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Session 71 - Space Astronomy in the Next Millennium.
Display session, Wednesday, January 17
North Banquet Hall, Convention Center

[71.17] Large Area X-ray Spectroscopy Mission

H. Tananbaum, L. VanSpeybroeck (SAO), M. Weisskopf (MSFC), C. Canizares, G. Ricker, T. Markert (MIT), S. Kahn (Columbia U.), E. Silver (SAO), B. Margon (U. Washington), O. Citterio (OAB, It.), S. Murray (SAO), J. Bilbro, M. Joy, R. Elsner, S. O'Dell (MSFC), F. Paerels (Columbia U.), S. Anderson (U. Washington), M. Ghigo (OAB, It.), J. Bookbinder (SAO)

We are studying a Large Area X-ray Spectroscopy Mission conceived and sized to address a range of fundamental astrophysical questions such as:

- the role of flares and microflares in heating stellar coronae - the impact of metallicity on the Eddington limit in accreting binaries - the enrichment of the interstellar and intracluster medium - the formation of galaxies from cooling cluster gas, and - the nature of the environment around quasars and other AGNs.

The essence of our concept is to build six identical modest satellites, each carrying a highly packed assembly of replicated mirror shells and X-ray spectrometers, launched into a solar, drift-away orbit (similar to that studied for the SIRTF program). We envision a large collecting area (\sim 3.3 sq. m around 1 keV), and a relatively high spectral resolution (E/\Delta E \sim 800 at 20Åwith the ability to study extended sources (up to 1' or 2') as well as point-like objects.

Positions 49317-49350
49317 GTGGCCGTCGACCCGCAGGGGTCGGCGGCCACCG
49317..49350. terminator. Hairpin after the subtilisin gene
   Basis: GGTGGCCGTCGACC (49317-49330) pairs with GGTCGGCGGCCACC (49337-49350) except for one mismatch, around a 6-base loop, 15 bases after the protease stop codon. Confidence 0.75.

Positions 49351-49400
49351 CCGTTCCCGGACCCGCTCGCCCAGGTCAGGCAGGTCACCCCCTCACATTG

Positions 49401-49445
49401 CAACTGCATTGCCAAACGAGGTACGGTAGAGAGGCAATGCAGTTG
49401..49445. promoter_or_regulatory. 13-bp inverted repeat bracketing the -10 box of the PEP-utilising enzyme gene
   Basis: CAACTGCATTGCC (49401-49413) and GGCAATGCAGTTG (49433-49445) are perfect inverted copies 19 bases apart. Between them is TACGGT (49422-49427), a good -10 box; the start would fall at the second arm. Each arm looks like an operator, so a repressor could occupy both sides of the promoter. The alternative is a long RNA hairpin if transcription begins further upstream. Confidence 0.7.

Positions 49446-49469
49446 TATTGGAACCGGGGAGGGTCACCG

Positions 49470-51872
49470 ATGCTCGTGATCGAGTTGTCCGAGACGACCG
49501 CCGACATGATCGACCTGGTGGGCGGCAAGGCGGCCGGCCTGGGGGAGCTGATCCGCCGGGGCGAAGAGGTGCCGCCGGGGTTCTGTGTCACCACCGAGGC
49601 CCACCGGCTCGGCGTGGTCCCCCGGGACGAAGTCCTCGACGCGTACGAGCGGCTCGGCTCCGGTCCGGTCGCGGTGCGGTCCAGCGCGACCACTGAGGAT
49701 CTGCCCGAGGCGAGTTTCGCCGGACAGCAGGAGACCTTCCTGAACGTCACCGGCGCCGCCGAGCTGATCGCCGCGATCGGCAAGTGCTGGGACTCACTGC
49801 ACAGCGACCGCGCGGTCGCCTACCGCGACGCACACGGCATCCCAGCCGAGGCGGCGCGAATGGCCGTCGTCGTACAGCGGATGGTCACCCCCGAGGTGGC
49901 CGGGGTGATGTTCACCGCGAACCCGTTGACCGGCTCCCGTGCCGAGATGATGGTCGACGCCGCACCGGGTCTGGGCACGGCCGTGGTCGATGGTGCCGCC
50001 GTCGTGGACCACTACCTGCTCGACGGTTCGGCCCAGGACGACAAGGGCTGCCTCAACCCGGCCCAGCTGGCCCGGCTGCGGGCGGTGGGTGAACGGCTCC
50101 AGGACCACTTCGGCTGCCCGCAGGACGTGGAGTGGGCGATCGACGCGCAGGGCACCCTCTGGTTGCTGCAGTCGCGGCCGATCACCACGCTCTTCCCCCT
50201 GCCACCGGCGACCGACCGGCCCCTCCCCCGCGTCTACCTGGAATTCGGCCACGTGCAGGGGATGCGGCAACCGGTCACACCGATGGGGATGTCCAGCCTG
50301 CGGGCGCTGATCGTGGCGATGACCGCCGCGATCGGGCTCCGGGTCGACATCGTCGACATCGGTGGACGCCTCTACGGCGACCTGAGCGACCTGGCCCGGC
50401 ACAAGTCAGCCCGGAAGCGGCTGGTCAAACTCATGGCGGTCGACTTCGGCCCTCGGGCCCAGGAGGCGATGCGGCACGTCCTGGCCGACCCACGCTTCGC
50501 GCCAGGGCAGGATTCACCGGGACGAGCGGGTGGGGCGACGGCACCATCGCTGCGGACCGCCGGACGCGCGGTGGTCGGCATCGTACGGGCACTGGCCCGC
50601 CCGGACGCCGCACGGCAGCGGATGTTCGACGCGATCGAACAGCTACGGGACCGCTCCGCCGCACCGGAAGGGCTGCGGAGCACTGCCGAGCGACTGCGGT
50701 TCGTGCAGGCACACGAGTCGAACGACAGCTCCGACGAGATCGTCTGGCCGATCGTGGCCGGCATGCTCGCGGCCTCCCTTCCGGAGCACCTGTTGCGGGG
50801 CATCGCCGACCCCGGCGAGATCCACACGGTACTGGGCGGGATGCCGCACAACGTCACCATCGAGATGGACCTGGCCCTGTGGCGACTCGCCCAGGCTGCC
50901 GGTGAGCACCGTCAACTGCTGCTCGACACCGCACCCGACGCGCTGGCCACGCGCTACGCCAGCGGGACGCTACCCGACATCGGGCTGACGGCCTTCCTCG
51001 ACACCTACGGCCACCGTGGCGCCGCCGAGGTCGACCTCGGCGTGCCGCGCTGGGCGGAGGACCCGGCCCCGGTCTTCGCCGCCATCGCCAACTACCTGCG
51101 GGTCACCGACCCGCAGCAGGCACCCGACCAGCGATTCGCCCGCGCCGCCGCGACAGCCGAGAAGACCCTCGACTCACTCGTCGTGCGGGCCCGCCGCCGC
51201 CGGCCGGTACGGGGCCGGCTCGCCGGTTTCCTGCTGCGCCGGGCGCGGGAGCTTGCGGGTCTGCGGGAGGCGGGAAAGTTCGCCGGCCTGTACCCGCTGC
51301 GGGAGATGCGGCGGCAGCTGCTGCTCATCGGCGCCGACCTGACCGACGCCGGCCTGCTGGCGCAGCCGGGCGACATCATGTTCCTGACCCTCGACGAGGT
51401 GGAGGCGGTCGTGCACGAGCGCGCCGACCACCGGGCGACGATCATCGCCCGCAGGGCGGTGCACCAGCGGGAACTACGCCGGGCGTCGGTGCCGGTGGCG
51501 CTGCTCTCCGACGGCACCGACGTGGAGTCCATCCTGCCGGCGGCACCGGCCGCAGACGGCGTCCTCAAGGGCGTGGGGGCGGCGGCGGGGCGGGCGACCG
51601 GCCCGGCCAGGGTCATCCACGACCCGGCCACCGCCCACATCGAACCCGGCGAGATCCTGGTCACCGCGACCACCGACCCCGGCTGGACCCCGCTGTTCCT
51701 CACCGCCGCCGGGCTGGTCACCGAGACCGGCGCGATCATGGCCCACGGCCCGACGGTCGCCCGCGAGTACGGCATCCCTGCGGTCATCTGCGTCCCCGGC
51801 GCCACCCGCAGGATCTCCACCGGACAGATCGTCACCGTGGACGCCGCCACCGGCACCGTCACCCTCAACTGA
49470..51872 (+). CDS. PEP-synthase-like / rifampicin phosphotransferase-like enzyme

The proposed approach resonates extraordinarily well with NASA's strategy for the future. The program distributes risk over several launches using a number of small, lightweight, inexpensive satellites to achieve the required large area and scientific sensitivity. The development time is relatively short - 3 years from program start to first launch, with subsequent launches every 4-6 months. The relatively benign, solar orbit supports very simple operational scenarios and safe modes, and is conducive to long life (> 5 years). We anticipate widespread community involvement through use of the World-Wide-Web to disseminate information and exchange ideas, as part of an open process which will also include workshops to refine the scientific objectives and technical approach.

Program listing for Wednesday